I started noticing that what I assumed were my lymph nodes were becoming very large and started looking at possible reasons, hoping that it was just an infection. From the beginning of 2018, I couldn't afford health insurance from the job I held at the time, so I also didn't go to a doctor until April. The job I held was terminated in mid January due to the parent company ending their contract with the company I worked for, so I began looking for another job. I desperately wanted to get into my own field of forensic science, but it has been quite difficult to get a foot in the door. While looking for a job, I felt tired all the time and unmotivated which I thought was just some depression at the time.
Fast forward to March and I get a new job as a swim instructor at a company with a friend. I spent about 3 weeks at that job before one day I was working, my underarm started hurting. I decided I needed to go get seen even without insurance (very scary for me). I went to a clinic (Good Samaritan) that specifically helps uninsured people. They took some bodily fluids to run labs and told me to wait to get those results before seeing anyone else (unless it was an emergency). The clinic recommended I see a hematologist, however I never got to that point.
I had went to the clinic on a Friday and on the following Tuesday I got a call that my labs came back with some concerning results. They told me that my hemoglobin level was very low, 7.2 if I remember correctly. I later found out that the lowest that number can be in females is 12, without being considered anemic. The clinic then advised me to go to Northside hospital to the ER because to be seen by a specialist would take a week and that would be too long for me.
I packed a bag with 2 outfits (not sure why because I would be wearing a hospital gown for the time I was there) and off I went to the ER. When I got there, I got my blood drawn and a urine sample taken. My hemoglobin came back at a 6.4, which by the hospital standards is blood transfusion level. I received a unit of blood from the ER and was admitted to the hospital for further testing to find the source of the anemia. I stayed in the hospital from Tuesday until Saturday. The morning after the first unit of blood, my hemoglobin was still below a 7, so I got another unit of blood.
I luckily didn't have to be alone the entire time I was there. My partner spent as much time as possible with me while also attending university classes. My parents, sister, and family friend made the roughly 14 hr drive from Iowa to Georgia to see me. The day I was released, my friends (Megan and Jon) came to see me as well.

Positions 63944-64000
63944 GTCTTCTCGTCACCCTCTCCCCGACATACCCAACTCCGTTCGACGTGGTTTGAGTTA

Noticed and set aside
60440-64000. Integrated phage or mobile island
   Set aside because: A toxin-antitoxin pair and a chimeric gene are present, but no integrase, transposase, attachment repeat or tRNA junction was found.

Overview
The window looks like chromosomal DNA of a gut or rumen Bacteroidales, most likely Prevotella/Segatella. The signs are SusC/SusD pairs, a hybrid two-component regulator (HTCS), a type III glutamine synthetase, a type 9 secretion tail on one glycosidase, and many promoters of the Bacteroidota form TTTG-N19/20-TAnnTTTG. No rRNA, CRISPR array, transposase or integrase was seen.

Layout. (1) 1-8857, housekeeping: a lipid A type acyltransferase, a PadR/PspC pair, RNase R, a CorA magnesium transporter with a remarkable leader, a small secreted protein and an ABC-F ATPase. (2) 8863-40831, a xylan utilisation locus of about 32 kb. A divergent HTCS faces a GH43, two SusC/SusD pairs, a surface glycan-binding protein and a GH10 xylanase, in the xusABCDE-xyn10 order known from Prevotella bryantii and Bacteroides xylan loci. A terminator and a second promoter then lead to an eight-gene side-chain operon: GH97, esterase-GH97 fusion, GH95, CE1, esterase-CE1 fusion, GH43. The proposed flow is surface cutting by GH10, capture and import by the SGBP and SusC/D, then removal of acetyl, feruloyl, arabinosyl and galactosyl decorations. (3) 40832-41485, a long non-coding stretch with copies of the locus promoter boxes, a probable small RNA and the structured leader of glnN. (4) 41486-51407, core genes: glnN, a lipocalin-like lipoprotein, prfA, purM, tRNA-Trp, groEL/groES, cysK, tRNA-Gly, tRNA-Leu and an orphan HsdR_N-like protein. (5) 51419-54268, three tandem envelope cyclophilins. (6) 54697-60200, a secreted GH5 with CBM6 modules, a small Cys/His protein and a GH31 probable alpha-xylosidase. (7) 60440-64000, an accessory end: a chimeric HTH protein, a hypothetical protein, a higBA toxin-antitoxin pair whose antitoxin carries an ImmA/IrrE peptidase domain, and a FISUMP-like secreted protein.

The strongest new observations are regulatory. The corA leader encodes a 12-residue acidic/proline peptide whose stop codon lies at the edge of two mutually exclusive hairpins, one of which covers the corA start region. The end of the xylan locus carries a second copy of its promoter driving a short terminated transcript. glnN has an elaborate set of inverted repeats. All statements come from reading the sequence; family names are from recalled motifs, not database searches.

Every day in the hospital was a new test. From CT scan to axillary biopsy to PET scan. I didn't do very well with the first two procedures. This was really my first time ever getting any procedures done besides an ultrasound for gallbladder issues. I got to keep the pathology of the biopsy and a picture of the PET scan. The PET showed that all of my lymph nodes were affected which looks cool, but isn't the best thing. They also found that my liver and spleen were enlarged along with the lymph nodes and being anemic. Friday, April 6th I was diagnosed with follicular lymphoma.
The next week I met with my oncologist at his office. He went over plans for treatment and any concerns I had. I also was scheduled to get a bone marrow biopsy, a power port (for treatment), and go to a teach session before I started treatment on the 17th. I was placed on 2 chemicals for treatment, one is a monoclonal antibody which will target the specific cancer cells and the other is an non targeted chemical.
On my first day of treatment, I had a severe reaction to the antibody where I couldn't breathe. I had never had an allergic reaction to anything so I didn't know until I couldn't breathe that something was wrong. I got a lot of Benadryl that day and slept through the rest of the day. I still received the second drug that day and set up an appointment to come back the following day to try again. I had another severe reaction to the antibody (this time not nearly as bad because I knew what to look for), so they waited an hour to re-challenge the drug. It took me about 2 hours of getting the drug and I broke out in hives. So they stopped the antibody and gave me the second drug of my treatment. I have been taken off that specific antibody and will be put on another in 3 weeks.
I am lucky to have been accepted by Northside's financial assistance program, but there are bills that are not covered which includes prescriptions and radiology. I have been prescribed 3 types of nausea medications.
Along with any bills that I get from the hospital or my doctor's office, I still have to pay for every day life as well. I bought a car last year that I am still paying off, which also includes insurance for that. I have rent, utilities, and a power bill to pay monthly. (Also trying to find a new apartment if I can) Lastly, I still need to maintain a good diet with plenty of fruits and vegetables, especially because I am anemic and treatment will push my counts even lower.
I still plan on working as much as possible, but there are concerns about where I work. I was meant to teach children how to swim, but I have been advised to stay out of the water and if my WBC counts get too low, I should stay away from large crowds of people.
I am asking for any type of support you can give me. Even just sharing my story will help so much. This journey won't be easy, but I will get through it.
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